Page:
Hearing the first few seconds of Bauhaus’ “Dark Entries” from 1980’s “In the Flat Field,” fans signing up for some dour goth jams are met with an instrumental intro that may as well have been on an album from Crass. In the wake of punk’s scaffolding being pillaged by eager label folks, more than a few groups were still capable of turning the music to new concerns–sonically and lyrically. There’s nothing good going on as the “Dark Entries” progresses: “We leapt into the bed degrading even lice,” singer Peter Murphy moans. That sort of perspective pervades the following fifty minutes and carries over to 1981’s “Mask” on which Bauhaus took up some additional influences for “In Fear of Fear” and its vaguely dubbed reworking a few tracks on. A business model based on being sad, though, doesn’t work out too well. It’s hard to maintain an audience if everyone’s more concerned with shopping for black clothes and memorizing passages from Poe than new music. So by the mid-eighties, Murphy forged a solo career. He’s remained a vital figure even if, at this late date, he’s a performer working converted crowds instead of pulling in new listeners. But there’s always gonna be a new crop of sadheaded, frowning teenagers to pick up on the Bauhaus legacy. 2011 finds the singer issuing “Ninth,” which unsurprisingly is his ninth album as a solo act. Released through the Nettwerk imprint, Murphy sits uneasily amid a roster sporting acts like Sarah McLachlan and the Great Lake Swimmers. The album, though, is thoroughly accomplished. A bit of straight rock stuff introduces the creepier moments on works like “Secret Silk Society.” Issuing “I Spit Roses” as a single isn’t bound to impact charts much. But if this were an Iggy Pop album, someone would be crying “genius” right now. (Dave Cantor)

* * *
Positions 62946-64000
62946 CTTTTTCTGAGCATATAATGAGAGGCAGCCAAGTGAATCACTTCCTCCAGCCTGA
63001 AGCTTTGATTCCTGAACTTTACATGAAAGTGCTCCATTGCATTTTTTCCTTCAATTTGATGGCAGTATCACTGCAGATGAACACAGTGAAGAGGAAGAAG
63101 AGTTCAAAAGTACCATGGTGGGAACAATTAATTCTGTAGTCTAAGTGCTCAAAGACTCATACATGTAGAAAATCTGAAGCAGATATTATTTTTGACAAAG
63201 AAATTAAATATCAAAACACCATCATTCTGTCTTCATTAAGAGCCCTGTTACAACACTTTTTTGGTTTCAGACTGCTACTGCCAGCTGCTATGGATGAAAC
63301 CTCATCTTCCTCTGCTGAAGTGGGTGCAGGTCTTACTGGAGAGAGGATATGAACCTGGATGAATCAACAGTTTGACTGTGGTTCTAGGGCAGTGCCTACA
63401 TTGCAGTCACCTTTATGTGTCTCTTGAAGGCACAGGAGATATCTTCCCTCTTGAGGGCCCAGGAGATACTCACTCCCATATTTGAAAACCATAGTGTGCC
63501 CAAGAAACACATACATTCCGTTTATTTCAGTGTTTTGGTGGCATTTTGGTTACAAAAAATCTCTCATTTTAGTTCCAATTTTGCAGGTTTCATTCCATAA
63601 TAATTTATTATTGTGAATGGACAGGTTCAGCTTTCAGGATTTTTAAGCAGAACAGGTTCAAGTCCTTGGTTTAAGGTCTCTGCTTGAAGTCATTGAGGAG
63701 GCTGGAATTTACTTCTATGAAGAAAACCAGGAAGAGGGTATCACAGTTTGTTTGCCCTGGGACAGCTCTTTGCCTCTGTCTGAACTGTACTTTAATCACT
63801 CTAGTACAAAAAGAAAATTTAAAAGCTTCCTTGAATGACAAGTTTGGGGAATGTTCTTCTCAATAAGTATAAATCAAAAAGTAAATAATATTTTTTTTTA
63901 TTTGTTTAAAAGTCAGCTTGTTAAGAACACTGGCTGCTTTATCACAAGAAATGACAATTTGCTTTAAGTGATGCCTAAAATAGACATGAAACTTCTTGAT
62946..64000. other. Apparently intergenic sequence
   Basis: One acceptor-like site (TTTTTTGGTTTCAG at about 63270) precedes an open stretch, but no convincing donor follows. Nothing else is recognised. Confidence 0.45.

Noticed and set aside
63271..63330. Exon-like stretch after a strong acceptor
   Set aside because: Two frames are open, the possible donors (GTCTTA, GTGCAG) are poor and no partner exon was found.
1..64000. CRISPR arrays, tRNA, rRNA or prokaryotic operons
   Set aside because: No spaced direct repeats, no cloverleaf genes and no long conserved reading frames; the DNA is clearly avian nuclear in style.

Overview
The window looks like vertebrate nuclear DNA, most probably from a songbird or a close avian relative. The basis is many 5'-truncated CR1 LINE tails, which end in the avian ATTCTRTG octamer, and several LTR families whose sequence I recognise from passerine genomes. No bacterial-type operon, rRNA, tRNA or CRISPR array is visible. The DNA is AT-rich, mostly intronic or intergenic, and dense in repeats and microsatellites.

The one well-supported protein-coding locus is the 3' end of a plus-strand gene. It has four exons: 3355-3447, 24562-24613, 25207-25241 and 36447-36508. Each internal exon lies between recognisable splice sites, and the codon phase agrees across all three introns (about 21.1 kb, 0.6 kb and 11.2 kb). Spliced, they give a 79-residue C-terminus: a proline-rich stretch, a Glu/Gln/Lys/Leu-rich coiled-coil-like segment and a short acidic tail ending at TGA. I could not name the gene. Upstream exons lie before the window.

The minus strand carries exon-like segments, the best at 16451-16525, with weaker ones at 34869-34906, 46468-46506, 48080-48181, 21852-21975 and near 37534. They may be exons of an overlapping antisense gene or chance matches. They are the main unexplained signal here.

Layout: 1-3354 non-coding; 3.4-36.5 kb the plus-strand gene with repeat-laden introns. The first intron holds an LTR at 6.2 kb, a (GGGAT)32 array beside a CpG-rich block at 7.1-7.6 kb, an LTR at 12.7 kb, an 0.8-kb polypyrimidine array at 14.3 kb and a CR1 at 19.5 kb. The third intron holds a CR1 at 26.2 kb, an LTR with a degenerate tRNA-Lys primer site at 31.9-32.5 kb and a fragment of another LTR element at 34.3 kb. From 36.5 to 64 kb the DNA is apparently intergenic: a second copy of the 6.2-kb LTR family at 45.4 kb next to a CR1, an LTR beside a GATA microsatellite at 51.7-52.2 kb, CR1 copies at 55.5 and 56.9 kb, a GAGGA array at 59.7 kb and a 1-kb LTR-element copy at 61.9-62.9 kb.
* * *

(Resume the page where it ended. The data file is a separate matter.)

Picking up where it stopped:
November 26 at the Metro, 3730 North Clark, (773)549-4140, 7pm. $24. 18+.